James D’Arcy: The fact that not much is known about Anthony Perkins’ life off screen was intriguing. Every character in this film has a secret side. It’s very Hitchcockian in that way. There is a biography of Anthony Perkins that I read, and that was really helpful. In fact we took some of what was in that book, because it seemed very pertinent in terms of his upbringing, his father dying when he was very young, that he was very close to his mother – that seemed pertinent to the role of Norman Bates. So we took some of that, I suggested a few little bits to Sacha Gervasi and he lifted it and put it into the interview sequence that he has with Hitchcock in the film. So that was great, it was really the best source of information.

I can imagine you may have felt an extra responsibility playing a real life person, someone who’s so well known?

Jessica Biel: It’s a massive challenge, it’s terrifying to think about trying to be someone else who actually exists, who’s actually still alive, and someone who’s had such an incredible career. And Vera, she had such an interesting relationship with Mr. Hitchcock. I watched everything I could on her, her films. I read everything I could. I was lucky enough to speak with one of her family members, who is very close with her. They gave me amazing tidbits of information to help me get in, to find the way “in” to this woman. That was my best resource.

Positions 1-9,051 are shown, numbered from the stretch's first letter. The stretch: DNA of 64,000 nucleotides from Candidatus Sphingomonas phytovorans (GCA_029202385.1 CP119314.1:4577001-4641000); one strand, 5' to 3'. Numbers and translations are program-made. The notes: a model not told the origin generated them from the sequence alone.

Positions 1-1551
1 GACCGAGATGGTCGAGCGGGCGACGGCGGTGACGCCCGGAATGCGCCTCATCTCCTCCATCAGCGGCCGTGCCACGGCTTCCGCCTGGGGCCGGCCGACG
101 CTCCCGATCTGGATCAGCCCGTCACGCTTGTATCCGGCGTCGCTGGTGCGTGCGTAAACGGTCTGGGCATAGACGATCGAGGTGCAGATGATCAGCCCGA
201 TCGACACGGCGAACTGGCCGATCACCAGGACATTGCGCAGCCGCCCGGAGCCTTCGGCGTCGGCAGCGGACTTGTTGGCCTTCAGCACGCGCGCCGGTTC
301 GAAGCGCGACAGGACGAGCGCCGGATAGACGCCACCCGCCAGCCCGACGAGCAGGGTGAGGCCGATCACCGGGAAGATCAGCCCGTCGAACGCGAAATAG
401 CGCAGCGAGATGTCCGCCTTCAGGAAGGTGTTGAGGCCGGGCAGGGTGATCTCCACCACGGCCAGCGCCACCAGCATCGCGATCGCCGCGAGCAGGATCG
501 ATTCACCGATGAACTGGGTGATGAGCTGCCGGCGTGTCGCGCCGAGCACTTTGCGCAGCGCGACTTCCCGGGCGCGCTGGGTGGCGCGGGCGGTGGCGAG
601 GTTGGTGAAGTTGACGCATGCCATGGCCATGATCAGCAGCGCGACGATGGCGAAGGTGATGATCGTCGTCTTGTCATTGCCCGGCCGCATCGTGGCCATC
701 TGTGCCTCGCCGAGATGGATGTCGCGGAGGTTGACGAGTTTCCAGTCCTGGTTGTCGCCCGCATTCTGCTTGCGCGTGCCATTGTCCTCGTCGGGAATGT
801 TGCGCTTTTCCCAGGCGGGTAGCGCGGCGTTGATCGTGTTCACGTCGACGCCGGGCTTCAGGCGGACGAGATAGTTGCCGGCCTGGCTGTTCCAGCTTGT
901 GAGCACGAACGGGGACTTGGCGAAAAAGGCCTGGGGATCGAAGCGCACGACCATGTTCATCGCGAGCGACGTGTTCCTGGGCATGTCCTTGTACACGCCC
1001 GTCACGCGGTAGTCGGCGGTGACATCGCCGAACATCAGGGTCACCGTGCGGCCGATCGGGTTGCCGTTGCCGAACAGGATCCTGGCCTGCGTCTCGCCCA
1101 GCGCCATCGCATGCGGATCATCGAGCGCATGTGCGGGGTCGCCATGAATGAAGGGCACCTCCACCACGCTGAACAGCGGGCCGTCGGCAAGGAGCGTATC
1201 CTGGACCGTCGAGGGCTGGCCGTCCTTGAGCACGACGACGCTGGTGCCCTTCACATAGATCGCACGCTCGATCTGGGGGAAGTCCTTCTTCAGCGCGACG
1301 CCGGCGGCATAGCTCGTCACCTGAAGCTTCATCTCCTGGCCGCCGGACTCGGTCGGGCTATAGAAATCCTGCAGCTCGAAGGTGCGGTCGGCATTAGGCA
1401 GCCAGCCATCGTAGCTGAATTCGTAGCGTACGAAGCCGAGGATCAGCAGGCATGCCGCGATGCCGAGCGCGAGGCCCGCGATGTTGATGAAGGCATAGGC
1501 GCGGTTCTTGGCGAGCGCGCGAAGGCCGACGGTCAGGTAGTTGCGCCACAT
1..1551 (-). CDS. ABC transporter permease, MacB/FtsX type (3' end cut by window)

‘Psycho’ was a kind of gift Anthony Perkins had been waiting for his whole career. 

James D’Arcy: I think it was a huge break for Anthony Perkins. Actors were lining up to work with Hitchcock at this point. At the same time, the studios were trying to position Perkins as a kind of young James Dean which he didn’t fit into terribly easily. He was more gangly and gawky and kind of childlike and he didn’t have that sort of masculinity that Montgomery Clift or Brando and all those guys had and actually, I think ultimately, that was sort of the reason that we only really know him for ‘Psycho’ – because he was never truly accepted by American audiences beyond ‘Psycho.’ Now we’re really used to the idea that the psychopathic murderer turns out to be the last person you’d expect, but when ‘Psycho’ came out, the casting of Anthony Perkins was shocking.

I was born in the 70s, so it’s interesting to think about the kind of cultural impact Hitchcock has had because it’s so permeated throughout my cultural references, that half the time I don’t even realise that it is a Hitchockian reference, if you know what I mean? He’s that prevalent now, and he’s that mimicked and copied in terms of his style that you really have to go back to the original films to get any sense of how extraordinarily groundbreaking what he did was.